Who is Danny Fenster, American journalist freed by Myanmar?
- Danny Fenster was detained at Yangon International Airport in Myanmar on May 24
- Fenster had been reporting on the military coup against the Aung Suu Kyi government
- Fenster, who worked for news outlets in Detroit and Louisiana, moved to Asia in 2018 to report on Rohingya genocide
Danny Fenster, an American journalist, has been freed from custody in Myanmar, where the military toppled the elected government of Aung San Suu Kyi in February this year. Fenster, who was detained in May, was sentenced to 11 years in prison last week by a court in Yangon’s Insein Prison on two additional charges of sedition and terrorism after having been convicted of breaching immigration law, unlawful association and encouraging dissent.
Fenster who had been reporting on the coup as the managing editor of Frontier Myanmar was detained at Yangon International Airport on May 24 while preparing to board a flight to Kuala Lumpur, Malaysia, on the first leg of his journey back home to Huntington Woods, a suburb of Detroit, Michigan. He wanted to surprise his parents after being away for about three years in Asia, according to Fox News. Fenster was the fourth foreign journalist to be detained at the time besides Kamayut Media editor-in-chief Nathan Maung who was released from Insein Prison in June and deported to the United States, and freelancers Robert Bociaga of Poland and Yuki Kitazumi of Japan, who were expelled.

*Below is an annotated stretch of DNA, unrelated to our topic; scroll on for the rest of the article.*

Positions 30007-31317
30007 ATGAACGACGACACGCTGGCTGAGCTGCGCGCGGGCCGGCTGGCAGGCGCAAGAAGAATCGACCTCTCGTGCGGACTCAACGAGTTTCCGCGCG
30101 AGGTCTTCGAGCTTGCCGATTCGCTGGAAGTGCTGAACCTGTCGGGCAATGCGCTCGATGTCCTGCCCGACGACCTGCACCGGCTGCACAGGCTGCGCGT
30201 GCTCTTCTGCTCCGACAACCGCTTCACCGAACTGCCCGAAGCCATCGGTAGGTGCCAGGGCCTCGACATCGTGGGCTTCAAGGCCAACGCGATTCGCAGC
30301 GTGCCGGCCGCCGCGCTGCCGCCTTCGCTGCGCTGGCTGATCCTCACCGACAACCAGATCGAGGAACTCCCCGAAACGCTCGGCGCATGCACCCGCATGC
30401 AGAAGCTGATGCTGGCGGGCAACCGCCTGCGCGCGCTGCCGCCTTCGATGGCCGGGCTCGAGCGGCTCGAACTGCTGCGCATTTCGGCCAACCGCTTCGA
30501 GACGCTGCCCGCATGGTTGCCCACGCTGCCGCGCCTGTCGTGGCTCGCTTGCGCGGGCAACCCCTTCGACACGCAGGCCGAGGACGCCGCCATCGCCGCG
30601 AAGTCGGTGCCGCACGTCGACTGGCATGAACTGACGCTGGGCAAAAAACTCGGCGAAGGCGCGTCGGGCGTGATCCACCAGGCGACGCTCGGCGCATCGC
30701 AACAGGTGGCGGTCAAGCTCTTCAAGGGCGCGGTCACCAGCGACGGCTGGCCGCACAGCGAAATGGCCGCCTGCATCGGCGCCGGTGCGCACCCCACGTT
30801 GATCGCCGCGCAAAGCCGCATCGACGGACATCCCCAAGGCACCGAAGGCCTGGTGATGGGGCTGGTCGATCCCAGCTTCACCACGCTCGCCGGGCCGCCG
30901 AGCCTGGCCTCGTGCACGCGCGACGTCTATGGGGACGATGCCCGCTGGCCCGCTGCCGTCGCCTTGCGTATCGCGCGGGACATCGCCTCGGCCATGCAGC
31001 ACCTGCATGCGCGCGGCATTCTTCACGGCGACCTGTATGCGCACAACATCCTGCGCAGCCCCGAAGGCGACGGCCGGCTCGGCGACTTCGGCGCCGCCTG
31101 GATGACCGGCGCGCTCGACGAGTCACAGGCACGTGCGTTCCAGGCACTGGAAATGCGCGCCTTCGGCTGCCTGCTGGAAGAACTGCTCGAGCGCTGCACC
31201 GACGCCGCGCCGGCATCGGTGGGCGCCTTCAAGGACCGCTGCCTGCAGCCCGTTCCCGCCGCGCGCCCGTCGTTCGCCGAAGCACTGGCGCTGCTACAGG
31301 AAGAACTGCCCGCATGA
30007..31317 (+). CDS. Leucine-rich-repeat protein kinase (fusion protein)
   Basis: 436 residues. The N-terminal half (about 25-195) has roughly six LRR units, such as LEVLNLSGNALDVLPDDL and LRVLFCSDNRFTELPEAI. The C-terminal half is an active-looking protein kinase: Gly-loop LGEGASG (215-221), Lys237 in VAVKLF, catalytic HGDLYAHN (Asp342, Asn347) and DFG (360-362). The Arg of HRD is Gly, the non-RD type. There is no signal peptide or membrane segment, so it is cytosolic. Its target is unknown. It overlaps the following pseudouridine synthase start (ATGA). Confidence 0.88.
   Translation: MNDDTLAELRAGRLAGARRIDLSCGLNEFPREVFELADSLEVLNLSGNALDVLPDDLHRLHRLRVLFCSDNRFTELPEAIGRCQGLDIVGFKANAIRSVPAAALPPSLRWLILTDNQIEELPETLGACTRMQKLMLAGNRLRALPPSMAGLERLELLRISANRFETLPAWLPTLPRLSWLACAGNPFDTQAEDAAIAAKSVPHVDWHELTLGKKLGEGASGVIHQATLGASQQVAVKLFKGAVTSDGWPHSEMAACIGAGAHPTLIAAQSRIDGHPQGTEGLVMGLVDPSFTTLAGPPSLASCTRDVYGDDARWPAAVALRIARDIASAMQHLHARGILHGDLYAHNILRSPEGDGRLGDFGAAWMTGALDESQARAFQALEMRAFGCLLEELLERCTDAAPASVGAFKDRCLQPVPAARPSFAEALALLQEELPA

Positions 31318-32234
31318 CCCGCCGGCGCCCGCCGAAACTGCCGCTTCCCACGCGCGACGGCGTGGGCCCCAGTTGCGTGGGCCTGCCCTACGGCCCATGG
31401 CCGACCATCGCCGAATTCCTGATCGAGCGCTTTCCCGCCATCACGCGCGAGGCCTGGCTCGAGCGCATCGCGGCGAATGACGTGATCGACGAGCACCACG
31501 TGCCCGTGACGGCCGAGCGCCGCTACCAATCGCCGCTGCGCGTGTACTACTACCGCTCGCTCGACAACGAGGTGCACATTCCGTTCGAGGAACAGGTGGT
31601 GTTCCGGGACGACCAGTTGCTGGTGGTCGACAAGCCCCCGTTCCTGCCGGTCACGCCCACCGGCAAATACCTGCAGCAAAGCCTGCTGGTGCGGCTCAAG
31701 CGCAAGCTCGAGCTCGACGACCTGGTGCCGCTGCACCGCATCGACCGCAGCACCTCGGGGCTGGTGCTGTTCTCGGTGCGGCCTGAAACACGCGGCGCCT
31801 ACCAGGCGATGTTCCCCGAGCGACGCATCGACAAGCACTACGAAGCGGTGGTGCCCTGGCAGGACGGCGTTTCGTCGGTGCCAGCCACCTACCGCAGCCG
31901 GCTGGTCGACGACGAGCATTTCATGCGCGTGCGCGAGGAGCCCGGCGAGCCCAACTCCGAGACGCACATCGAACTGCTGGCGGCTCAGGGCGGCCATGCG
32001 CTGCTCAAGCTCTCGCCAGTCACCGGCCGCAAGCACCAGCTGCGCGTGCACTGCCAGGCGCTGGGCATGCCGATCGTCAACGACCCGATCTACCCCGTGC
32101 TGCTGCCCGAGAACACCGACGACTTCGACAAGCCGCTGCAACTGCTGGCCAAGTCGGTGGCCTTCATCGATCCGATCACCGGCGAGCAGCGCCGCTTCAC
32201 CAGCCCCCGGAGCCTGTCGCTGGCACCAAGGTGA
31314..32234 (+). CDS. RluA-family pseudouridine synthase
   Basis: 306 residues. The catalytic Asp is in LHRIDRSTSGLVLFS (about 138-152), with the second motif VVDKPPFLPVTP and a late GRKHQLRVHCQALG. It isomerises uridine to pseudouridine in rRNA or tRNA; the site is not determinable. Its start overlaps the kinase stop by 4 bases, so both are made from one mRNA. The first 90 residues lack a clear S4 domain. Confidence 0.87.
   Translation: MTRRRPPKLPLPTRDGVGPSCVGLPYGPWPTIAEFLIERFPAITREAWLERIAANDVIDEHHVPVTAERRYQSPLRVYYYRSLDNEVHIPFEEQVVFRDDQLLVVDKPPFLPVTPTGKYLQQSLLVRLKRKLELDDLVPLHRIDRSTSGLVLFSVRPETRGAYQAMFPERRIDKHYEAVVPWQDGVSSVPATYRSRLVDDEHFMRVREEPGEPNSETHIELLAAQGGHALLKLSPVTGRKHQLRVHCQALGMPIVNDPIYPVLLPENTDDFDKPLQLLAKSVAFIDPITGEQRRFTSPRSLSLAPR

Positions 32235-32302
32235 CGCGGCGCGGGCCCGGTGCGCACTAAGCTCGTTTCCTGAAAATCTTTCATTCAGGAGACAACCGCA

Born in 1984, Fenster earned his undergraduate degree from Columbia College in Chicago and a master's degree in creative writing from Wayne State University in Detroit. Fenster worked for news outlets in Detroit and Louisiana before deciding to move to Asia in 2018. Fenster worked as a reporter and copy editor for Myanmar Now from mid-2019 until July 2020, and joined Frontier Myanmar in August 2020.
Fenster's grandparents had survived the Nazi Holocaust, which made him want to report on the genocide happening in Myanmar against the Rohingya people and the subsequent military coup, his brother, Fenster, told Fox in May.
"He is like this mythical, stereotypical journalist," Bryan was quoted as saying. "He's got a hunger for being on the road, for being with people of different cultures, breathing it in and telling that story through … the relationships he forms and these places that he goes."